Deep-frying is a quick and convenient method of cooking -- using oil as a medium -- at high temperatures of 347 to 392 degrees Fahrenheit, which imparts a crisp texture and distinctive flavor to the fried foods. Frying is comparable to other methods of cooking where some loss of fat-soluble vitamins takes place, but most of the nutrients remain intact. The short transit time of the frying process allows for retention of most of the heat-sensitive vitamins, such as the B-complex group, vitamin C, minerals and protein.
Water-soluble vitamins such as B-1, B-2, B-6 and C are better retained in food through frying than in boiling, steaming or stewing. According to a 1998 study in the "International Journal of Food Science and Nutrition," vitamin C concentrations of french-fried potatoes were found to be as high as in raw potatoes, and vitamin B-1 content was also maintained in fried potato products. Retention of vitamin C was greatest when the potatoes were cooked rapidly in deep fat and lowest when they were cooked slowly in shallow fat. Deep-frying can cause loss of vitamin A, a fat-soluble vitamin, which leaches out in the oil or may be destroyed by the high temperature during frying.
Minerals are very stable during high-temperature cooking, and heating does not destroy minerals at least up to 752 degree Fahrenheit. A study by Kyoto University in Japan found that to reduce mineral loss from vegetables, stewing, parching or frying are better cooking options than boiling. The rapid cooking of foods during frying and the low solubility of minerals in oil reduces their loss to a minimum.
Protein and Fiber
Frying has little or no impact on the protein content of fried food, according to a 2010 article in the journal "Romanian Biotechnological Letters." By contrast, the dietary fiber content of fried potatoes -- such as french fries -- is increased after frying due to the formation of resistant starch. Consuming fiber can boost your health because dietary fiber helps prevent diseases such as colon cancer, cardiovascular disease and diabetes.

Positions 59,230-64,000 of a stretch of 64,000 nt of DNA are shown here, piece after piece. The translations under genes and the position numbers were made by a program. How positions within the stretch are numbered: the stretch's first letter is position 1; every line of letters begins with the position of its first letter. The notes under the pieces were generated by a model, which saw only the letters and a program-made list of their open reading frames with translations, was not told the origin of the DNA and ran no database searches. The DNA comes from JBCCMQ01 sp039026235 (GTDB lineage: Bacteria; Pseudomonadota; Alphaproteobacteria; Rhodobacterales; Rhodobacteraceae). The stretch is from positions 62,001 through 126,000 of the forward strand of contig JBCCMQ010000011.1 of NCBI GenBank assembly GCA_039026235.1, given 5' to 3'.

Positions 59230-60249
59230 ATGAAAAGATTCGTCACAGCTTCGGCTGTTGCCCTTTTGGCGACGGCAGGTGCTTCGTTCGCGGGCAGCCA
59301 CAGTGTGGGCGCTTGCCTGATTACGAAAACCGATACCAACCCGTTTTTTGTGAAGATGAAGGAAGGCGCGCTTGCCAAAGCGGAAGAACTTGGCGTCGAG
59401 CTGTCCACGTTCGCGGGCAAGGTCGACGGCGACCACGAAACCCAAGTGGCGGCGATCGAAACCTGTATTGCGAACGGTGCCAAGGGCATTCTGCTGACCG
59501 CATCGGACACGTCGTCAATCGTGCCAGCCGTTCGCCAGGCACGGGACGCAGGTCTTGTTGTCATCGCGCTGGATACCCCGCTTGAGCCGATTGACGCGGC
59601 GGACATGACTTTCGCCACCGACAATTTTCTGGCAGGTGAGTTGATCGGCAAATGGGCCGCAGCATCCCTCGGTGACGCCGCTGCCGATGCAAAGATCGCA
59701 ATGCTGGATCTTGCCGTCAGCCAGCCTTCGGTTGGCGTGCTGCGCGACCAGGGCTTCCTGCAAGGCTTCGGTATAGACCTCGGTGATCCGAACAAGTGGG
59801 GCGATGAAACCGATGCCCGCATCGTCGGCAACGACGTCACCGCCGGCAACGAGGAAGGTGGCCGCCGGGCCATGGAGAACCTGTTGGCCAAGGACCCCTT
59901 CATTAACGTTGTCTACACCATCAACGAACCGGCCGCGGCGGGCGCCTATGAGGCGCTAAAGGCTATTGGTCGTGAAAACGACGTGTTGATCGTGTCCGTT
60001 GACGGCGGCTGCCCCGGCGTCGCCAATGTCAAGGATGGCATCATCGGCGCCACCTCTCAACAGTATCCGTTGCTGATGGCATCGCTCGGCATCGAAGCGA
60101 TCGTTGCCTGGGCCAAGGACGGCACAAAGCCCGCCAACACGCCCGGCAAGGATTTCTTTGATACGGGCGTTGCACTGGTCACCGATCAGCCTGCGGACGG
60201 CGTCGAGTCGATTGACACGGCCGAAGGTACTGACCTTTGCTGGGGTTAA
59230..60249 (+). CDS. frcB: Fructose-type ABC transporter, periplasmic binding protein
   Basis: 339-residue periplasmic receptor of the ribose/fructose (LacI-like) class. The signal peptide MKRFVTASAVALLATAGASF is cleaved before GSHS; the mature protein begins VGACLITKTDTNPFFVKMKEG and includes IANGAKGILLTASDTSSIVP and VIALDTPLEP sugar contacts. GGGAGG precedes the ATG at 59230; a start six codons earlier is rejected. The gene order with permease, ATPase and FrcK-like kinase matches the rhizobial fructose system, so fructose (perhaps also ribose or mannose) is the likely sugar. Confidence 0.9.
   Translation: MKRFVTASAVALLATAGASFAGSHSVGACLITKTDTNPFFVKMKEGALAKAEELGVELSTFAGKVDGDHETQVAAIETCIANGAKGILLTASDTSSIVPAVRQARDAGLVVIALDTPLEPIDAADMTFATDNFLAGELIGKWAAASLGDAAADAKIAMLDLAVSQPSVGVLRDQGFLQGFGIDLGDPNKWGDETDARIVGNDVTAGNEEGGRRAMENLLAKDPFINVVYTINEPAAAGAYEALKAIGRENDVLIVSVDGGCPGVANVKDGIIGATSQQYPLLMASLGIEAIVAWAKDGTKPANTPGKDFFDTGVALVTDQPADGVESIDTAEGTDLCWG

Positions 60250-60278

Vegetable frying oils are an excellent source of vitamin E. Fried foods are enriched with considerable amounts of this vitamin due to oil uptake during the frying process. For instance, a 100-gram serving of french fries provides up to 50 percent of the recommended daily allowances of this vitamin. Oxidation during frying leads to loss of vitamin E from the frying oil, and repeated use of oil will further diminish the vitamin content, which in turn affects the net intake of vitamin E from fried foods. Apart from this, the nutritional quality of oil is also affected by loss of polyunsaturated fatty acids, which are sources of essential fatty acids in your diet.
Mineral Oil Vs. Olive Oil
Steaming vs. Boiling vs. Baking Carrots
Skin Benefits of Eating Coconut Oil
Asian Secret to Removing Cellulite
What Is Expeller Pressed Canola Oil?
What Type of Oil Can I Use to Deep Fry ...
Nutrition Facts About Raw or Cooked ...
Essential Amino Acids That Are ...
Calories in Moo Shu Vegetable
Which Cooking Oil Can You Use on the ...
Which Vegetables Produce the Most ...
What Foods Provide Calcium D-Glucarate?
What Are the Benefits of Krill Oil on ...
How to Cook French-Fried Turnips
Substitutes for Olive Oil in Cooking
What Is Oil Blanching?
The Benefits of Tuna & Omega-3 Oil
The Average Weight of a Boiled Egg
How Much Oil in a Pan to Fry Chicken ...
- Grasas y Aceites: Minerals
- International Journal of Food Sciences and Nutrition: Nutrient Losses and Gains During Frying: A Review
- Journal Nutr Sci Vitaminol (Tokyo): Cooking Losses of Minerals in Foods and Its Nutritional Significance
- Fox and Cameron's Food Science, Nutrition & Health; Brian Anthony Fox and Allan Gillies Cameron
- Romanian Biotechnological Letters: Nutritional and Health Aspects Related to Frying
- Journal of the American Oil Chemist's Society: Changes in the Characteristics and Compositions of Oil During Deep-Fat Frying
Shweta Singh is a dietitian, health writer and an expert on holistic healing and disease prevention.She holds a Doctorate degree in alternative medicine and has clinical experience working as a diet and health counselor. Her work has appeared on LIVESTRONG and she has also contributed for academic books on Food and Nutrition.